• Boris Johnson won an emphatic election victory that redraws the political map of Britain and gives the prime minister the mandate he needs to pull the U.K. out of the European Union next month. The result spectacularly vindicated Johnson’s gamble on a snap election to break the deadlock in Parliament over Brexit, as his Conservatives won their biggest majority since 1987 under Margaret Thatcher. The pound rose by the most in almost three years as the scale of the Tory victory became clear.
  • President Donald Trump is expected to formally present an interim deal with China as soon as Friday that will avoid further escalation of a trade war that for almost two years has hung over the world’s largest economies and thus almost any country or company doing business with them. But that agreement is already facing a question from political allies, foes, analysts and business groups alike that is likely to define the deal’s place in economic history: What if, after all those tariffs and all that drama, that’s it? What if it’s cursed to be Phase One and Done? Trump and his aides have promised that the partial deal the president first announced on Oct. 11 will be followed by others. That’s because while the initial accord may see China increase its agricultural purchases to as much as $50 billion annually and make commitments on currency and intellectual property enforcement, it includes nothing on more potent structural issues such as the vast web of subsidies that has fueled the global rise of many Chinese companies.
  • An initial U.S.-China trade accord includes a promise by Beijing to buy more American agricultural goods. That’s likely to spark relief and questions for farmers and crop traders. President Donald Trump signed off on a so-called phase-one trade deal, for which terms have been agreed but the legal text has not yet been finalized, according to people familiar with the matter. An announcement is expected on Friday Washington time. Farmers and agriculture traders are hungry for more details. The more than yearlong tariff spat between the two nations weighed on commodity prices and upended global crop shipments, benefiting Brazil as an alternative supplier. While grower incomes have been insulated by U.S. government aid, many in the agriculture community have said they’d rather see the return of trade flows into China than continue to be supported by federal payments.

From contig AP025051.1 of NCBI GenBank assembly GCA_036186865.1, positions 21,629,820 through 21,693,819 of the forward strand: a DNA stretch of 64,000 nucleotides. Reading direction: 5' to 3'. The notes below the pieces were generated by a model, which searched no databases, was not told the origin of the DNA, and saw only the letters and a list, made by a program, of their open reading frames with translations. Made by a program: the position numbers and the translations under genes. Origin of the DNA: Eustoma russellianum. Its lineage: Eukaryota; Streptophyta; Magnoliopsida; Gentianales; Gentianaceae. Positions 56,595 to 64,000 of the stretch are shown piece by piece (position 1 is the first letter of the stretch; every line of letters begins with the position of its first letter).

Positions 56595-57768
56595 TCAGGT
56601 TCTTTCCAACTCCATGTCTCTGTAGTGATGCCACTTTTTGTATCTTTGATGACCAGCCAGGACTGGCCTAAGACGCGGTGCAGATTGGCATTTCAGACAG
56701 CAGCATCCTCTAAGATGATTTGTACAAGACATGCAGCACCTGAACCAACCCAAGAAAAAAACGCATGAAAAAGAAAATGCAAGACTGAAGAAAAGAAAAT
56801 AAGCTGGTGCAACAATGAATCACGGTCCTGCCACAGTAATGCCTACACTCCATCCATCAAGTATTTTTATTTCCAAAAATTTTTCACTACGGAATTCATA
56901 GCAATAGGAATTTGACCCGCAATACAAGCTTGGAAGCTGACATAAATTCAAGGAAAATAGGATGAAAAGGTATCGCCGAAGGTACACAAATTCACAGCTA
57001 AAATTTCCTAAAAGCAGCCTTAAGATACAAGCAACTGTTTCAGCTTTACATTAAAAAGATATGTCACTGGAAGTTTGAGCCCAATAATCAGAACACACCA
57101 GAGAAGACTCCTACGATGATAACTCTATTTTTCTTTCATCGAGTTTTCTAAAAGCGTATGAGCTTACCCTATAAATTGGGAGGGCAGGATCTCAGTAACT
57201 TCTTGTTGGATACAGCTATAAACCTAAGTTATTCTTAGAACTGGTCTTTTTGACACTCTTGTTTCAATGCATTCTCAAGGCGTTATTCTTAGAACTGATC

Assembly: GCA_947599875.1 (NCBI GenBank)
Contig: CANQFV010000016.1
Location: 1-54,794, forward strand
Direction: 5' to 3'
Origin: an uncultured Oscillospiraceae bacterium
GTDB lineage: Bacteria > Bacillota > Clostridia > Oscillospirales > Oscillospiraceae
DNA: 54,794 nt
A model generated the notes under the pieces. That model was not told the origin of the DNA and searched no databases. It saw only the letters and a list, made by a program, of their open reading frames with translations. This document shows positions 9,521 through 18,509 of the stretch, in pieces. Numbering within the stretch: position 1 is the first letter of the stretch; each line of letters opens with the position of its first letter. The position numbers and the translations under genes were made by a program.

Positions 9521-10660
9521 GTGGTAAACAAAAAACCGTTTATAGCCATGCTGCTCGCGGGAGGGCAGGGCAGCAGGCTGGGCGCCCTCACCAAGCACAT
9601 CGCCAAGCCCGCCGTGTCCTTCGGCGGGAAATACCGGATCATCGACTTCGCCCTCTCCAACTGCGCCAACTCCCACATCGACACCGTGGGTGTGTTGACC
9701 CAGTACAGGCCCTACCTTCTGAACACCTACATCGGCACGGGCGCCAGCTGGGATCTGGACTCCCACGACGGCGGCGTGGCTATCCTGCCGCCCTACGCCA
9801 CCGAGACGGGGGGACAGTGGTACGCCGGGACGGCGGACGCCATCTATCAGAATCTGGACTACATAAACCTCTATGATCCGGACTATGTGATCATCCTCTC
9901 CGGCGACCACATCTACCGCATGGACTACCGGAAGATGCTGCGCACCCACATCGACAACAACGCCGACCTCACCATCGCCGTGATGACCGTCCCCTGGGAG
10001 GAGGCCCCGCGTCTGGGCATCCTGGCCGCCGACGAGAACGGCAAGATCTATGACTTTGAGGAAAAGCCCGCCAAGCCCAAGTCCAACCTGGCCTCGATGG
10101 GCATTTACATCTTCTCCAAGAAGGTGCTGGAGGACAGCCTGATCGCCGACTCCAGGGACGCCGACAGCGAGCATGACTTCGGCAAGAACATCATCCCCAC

• It started last Friday, with a blowout U.S. jobs report that beat all expectations. Then in quick succession late Thursday investors got news that the guns will be holstered in the U.S.-China trade war, and that Britain is lifting itself out of the quagmire of a hung parliament. Suddenly, all the worries about a global recession, yet another wave of tariff hikes between the world’s two largest economies and a messy U.K. breakup with the European Union are fading from view. It may be Friday the 13th, but those who made an early start on JPMorgan Chase & Co.’s call for risk-on trades in 2020 can count themselves lucky.
  • Bangkok Bank Pcl’s $2.7 billion takeover of a mid-sized Indonesian lender is giving investors the jitters. The Thai firm’s shares tumbled 6.2% Friday to the lowest level since 2016, extending a drop that began the previous day after Bloomberg reported a deal for PT Bank Permata was brewing. The decline over the week is the worst in more than a decade.
  • Altice Europe NV sold a stake in its Portuguese fiber assets to Morgan Stanley Infrastructure Partners for about 2.3 billion euros ($2.6 billion), advancing its push to cut debt. The fund will buy a 49.99% holding in the fiber-to-the-home venture, partnering with Altice Europe’s subsidiary MEO to create a national wholesale business. The deal gives the venture an enterprise value of 4.63 billion euros, Altice Europe said in a statement on Friday. The company’s shares and bonds rose.